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Meet and Greet (Part 2)

Last month we talk a look at the history of  X vs Y films (and their antecedents, X meets Y films). We got as far as the early 1970s when there were three Dracula vs Frankenstein movies of, ahem, varying quality.

      Off the top of my head, I can only think of one Vs film between that time and the turn of the millennium (apart from Godzilla pictures, which we’ve already covered in Part 1). I have no doubt that some astute readers will be able to suggest films from that period and I’ll be delighted to hear suggestions, as long as they meet the basic ground rule of being a genuine English language release title. The IMDB is full of pre-release titles, translated foreign titles and completely spurious alternative titles that somebody made up last week.

       So, in 25 years, just one significant Vs movie - and I’m not talking about Kramer vs Kramer! It was good ol’ Charlie Band who in 1993  brought us Dollman vs Demonic Toys. Now I should hold my hand up here and state that the original 1991 Dollman is not just one of my favourite Full Moon pictures, it’s one of my favourite movies full stop. It stars Tim Thomerson (frankly I could end my justification there) who was not only top-billed in Trancers I-III but even maintained his dignity in Trancers IV and V. In Dollman, he is hard-bitten, grumpy intergalactic cop Brick Bardo who chases a criminal flying head to Earth where, due to a terrible miscalculation of scale (to borrow a phrase) he is only 13 inches tall.

       Most tiny-people-in-a-land-of-giants films are about overcoming the dangers of the situation, but not Dollman (none of only two intersections between the the extensive filmographies of Charles Band and Albert Pyun). For Brick Bardo, the fact that he is one sixth the size of everyone around him is just one more reason to be grumpy and the film is a terrific (and terrifically silly) sci-fi/action tale as Bardo, armed with a tiny but still massively powerful handgun, takes on the hoodlums terrorising a Bronx neighbourhood.

       Brick Bardo reappeared briefly in an epilogue to Bad Channels one of Band’s worst films, notable only for original music by Blue Oyster Cult, and the following year he was back properly in a sequel to Demonic Toys, a sort of low-rent rip-off of Band’s own successful Puppet Master series. The crossover sequel wasn’t a huge hit, possibly because so much of the film was flashbacks to Dollman, Demonic Toys and Bad Channels. Brick Bardo never returned (although Charlie has said it’s the franchise he would most like to revive) and the Demonic Toys only eventually resurfaced in 2010 in Demonic Toys: Personal Demons (which contradicts the events of Dollman vs...).

       Of course what the fans really wanted was toy-vs-toy action in the much vaunted Puppet Master vs Demonic Toys and they eventually got their wish in 2004. But... the film is considered non-canonical because it was made by the Sci-Fi Channel without Band’s involvement. Which is frustrating, but what are you going to do? That was around the time that two long-awaited crossovers finally made it to the big screen. Many people believe the idea of combining the Alien and Predator franchises was sparked by a background gag at the end of Predator 2 when the collection of skulls inside the Predator’s spaceship contained what was rather obviously the xenomorph from Alien. Actually the first Aliens vs Predator comic appeared in late 1989, a few months before that film opened. Subsequent issues of the comics have gone a bit crazy, bringing us Aliens vs Predator vs The Terminator (2000), a crossover with Dark Horse comics franchises Witchblade and The Darkness, and - would you believe - Superman and Batman vs Aliens and Predator.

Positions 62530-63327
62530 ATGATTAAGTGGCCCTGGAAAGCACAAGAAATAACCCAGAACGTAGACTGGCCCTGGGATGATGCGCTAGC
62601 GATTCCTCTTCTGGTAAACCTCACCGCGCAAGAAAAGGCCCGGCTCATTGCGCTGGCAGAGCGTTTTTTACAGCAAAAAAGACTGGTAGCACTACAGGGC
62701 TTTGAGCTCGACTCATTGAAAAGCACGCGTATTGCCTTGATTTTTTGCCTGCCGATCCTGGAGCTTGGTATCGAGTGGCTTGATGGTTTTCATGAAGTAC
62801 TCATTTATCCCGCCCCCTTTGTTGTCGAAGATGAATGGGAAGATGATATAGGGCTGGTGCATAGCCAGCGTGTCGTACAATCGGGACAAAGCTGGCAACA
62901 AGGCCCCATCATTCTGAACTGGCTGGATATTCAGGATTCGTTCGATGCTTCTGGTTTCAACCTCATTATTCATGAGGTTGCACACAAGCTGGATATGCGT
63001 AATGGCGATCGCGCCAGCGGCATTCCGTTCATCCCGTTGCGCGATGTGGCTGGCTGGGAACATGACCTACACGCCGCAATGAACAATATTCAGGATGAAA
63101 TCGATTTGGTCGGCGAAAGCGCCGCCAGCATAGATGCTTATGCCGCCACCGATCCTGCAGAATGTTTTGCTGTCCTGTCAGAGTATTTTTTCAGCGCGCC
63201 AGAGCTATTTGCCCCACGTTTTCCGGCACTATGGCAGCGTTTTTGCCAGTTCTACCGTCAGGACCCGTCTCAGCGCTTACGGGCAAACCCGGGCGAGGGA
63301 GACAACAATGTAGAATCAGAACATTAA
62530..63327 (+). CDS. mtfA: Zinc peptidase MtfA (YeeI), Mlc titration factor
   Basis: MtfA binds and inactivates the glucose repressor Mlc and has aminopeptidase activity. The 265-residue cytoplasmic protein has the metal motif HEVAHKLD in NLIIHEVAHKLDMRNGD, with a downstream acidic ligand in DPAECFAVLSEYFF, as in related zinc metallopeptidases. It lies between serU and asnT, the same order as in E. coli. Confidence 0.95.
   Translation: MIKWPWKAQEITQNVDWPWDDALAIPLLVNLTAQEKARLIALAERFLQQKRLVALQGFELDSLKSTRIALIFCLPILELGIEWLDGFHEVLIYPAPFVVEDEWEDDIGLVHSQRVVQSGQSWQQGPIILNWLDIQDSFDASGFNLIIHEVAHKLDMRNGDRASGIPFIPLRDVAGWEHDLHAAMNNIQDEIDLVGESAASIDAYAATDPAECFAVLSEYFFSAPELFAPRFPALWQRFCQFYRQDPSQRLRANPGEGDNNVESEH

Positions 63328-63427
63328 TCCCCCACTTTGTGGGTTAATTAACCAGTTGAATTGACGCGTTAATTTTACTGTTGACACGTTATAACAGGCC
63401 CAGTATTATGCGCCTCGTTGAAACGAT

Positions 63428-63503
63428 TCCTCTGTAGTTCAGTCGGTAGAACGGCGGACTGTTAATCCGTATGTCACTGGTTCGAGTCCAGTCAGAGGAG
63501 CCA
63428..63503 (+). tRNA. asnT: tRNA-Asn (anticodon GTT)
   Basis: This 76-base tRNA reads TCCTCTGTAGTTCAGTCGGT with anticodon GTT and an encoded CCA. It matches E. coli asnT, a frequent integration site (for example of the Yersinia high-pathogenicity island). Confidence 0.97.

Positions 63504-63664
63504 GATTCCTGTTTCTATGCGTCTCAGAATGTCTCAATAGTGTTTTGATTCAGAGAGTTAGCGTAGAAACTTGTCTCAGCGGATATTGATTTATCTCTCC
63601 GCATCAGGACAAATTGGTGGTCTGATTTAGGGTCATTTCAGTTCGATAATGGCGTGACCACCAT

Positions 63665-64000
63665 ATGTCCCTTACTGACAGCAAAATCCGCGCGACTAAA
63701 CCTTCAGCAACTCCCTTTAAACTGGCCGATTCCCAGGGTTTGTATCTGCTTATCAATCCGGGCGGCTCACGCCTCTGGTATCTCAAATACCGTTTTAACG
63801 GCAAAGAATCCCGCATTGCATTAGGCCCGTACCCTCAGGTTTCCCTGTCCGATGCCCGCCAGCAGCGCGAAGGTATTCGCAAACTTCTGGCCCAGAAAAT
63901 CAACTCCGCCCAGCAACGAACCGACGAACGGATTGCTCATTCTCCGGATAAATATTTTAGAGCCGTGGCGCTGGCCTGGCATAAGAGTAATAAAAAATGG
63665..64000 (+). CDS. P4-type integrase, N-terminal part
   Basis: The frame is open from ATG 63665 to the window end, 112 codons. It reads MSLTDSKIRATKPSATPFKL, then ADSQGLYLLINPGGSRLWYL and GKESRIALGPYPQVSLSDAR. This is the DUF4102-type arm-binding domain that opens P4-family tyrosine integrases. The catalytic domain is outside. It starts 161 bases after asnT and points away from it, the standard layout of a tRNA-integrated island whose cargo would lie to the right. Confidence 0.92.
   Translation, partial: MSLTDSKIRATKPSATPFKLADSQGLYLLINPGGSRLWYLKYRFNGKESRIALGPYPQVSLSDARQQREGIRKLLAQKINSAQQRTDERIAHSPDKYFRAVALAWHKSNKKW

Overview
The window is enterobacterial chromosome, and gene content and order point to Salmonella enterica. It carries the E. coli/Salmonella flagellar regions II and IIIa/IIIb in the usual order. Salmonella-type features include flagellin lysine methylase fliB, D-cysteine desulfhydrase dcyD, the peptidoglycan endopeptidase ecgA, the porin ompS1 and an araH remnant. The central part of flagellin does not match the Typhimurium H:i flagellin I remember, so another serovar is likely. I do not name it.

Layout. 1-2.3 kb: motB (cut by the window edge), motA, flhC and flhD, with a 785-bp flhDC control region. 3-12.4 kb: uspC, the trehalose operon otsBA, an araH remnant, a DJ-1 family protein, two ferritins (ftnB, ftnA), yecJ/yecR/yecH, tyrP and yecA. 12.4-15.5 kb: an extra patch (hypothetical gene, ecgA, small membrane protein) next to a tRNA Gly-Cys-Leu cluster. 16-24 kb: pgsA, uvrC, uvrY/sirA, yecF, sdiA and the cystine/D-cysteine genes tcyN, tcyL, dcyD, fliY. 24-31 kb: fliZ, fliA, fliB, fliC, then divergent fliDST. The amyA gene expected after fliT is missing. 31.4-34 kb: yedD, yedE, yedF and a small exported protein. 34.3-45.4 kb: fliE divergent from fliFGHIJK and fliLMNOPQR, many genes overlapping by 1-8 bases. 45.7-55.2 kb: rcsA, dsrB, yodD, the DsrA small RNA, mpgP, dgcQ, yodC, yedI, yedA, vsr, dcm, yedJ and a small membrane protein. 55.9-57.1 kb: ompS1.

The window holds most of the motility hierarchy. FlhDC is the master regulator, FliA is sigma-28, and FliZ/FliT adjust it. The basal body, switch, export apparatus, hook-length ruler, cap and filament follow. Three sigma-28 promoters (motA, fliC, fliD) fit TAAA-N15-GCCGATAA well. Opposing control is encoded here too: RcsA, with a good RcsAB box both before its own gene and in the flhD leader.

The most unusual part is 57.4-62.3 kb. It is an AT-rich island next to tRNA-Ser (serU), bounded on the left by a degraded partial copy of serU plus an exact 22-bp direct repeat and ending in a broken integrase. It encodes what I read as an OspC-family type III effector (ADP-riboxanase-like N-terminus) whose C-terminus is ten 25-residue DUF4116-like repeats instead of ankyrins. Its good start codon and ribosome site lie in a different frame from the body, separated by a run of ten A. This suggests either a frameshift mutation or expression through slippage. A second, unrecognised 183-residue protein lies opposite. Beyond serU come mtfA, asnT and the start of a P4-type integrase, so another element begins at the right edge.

This last four-way rumble was the conclusion of a sort of pick-a-franchise-any-franchise spree which included Batman vs Predator, Superman vs Predator, Superman/Aliens and Batman/Aliens. There was also Predator vs Judge Dredd, Judge Dredd vs Aliens and Green Lantern vs Aliens but presumably there just wasn’t room to fit Joe Dredd and Hal Jordan into the S&BvsA&P comic book. Quite how Green Lantern has avoided, to date, his own crossover with Predator is unclear. The AVP meta-franchise also incorporated novels, video games and toys before eventually Alien vs Predator made it to the cinema screen in 2004. In a sly move to entrap those bozos who think that you can buy blockbuster movies on DVD while they’re still playing theatrically, Fox released a double bill of Alien and Predator packaged in such a way that an inattentive shopper might not notice the absence of ‘vs’ on the packaging. AVP: Requiem followed three years later.

       Meanwhile, two of the screen’s most popular bogeymen finally clashed in 2003’s Freddy vs Jason. Like AVP, FVJ had been in development for many years, with numerous versions of the screenplay considered and rejected. The problem was neatly summed up by one film executive who explained that the final five minutes of the film was incredibly easy to write but what precisely was supposed to happen for the hour and half beforehand? In a reversal of the AVP situation, Freddy vs Jason moved from cinema to comics with the paper version adding in Ash from the Evil Dead series.

       This was the rebirth of the franchise crossover subgenre. Alongside Aliens, Predator, Freddy, Jason, Puppet Master and the Demonic Toys, we had two giant snakes duking it out in Boa vs Python (a sequel to the 2000 film Python, about a giant snake, and the 2002 film Boa, about - you get the picture). There was even a kiddie franchise crossover in The Rugrats Meet the Wild Thornberries, although the title of that cartoon was changed to Rugrats Go Wild by the time it reached cinemas (I saw all three Rugrats pictures in the cinema and I’m proud of it!).

       Then we have the case of the brilliant-sounding Vampires vs Zombies. I ask you, how could that go wrong? Well, quite considerably is the answer, mainly because it doesn’t feature any vampire-vs-zombie action. In fact, there are barely any zombies in it at all. Directed by the pseudonymous Vincent D’Amato - clearly an Arristide Massacessi fan; there had to be one somewhere - the film started life as  a script called Carmilla 2000. This updated version of JS LeFanu’s much-filmed tale of sapphic haemovores was called Carmilla the Lesbian Vampire during production (unsubtle but exploitable) and was picked up by The Asylum, which at that time was principally a distribution outfit.